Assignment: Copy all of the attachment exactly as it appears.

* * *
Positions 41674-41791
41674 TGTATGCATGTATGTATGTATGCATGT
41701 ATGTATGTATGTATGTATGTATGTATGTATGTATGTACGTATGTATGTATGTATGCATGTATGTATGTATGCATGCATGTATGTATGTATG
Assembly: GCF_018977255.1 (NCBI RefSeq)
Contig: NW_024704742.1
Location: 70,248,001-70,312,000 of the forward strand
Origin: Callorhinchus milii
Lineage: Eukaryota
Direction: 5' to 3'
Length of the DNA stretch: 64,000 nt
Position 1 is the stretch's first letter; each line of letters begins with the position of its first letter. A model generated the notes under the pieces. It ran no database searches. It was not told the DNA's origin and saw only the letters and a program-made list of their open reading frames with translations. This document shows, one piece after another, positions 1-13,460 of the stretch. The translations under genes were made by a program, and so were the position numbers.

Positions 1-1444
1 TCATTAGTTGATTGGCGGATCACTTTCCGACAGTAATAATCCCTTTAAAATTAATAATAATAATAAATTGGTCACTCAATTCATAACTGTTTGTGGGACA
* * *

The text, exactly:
Positions 41674-41791
41674 TGTATGCATGTATGTATGTATGCATGT
41701 ATGTATGTATGTATGTATGTATGTATGTATGTATGTACGTATGTATGTATGTATGCATGTATGTATGTATGCATGCATGTATGTATGTATG
Assembly: GCF_018977255.1 (NCBI RefSeq)
Contig: NW_024704742.1
Location: 70,248,001-70,312,000 of the forward strand
Origin: Callorhinchus milii
Lineage: Eukaryota
Direction: 5' to 3'
Length of the DNA stretch: 64,000 nt
Position 1 is the stretch's first letter; each line of letters begins with the position of its first letter. A model generated the notes under the pieces. It ran no database searches. It was not told the DNA's origin and saw only the letters and a program-made list of their open reading frames with translations. This document shows, one piece after another, positions 1-13,460 of the stretch. The translations under genes were made by a program, and so were the position numbers.

Positions 1-1444
1 TCATTAGTTGATTGGCGGATCACTTTCCGACAGTAATAATCCCTTTAAAATTAATAATAATAATAAATTGGTCACTCAATTCATAACTGTTTGTGGGACA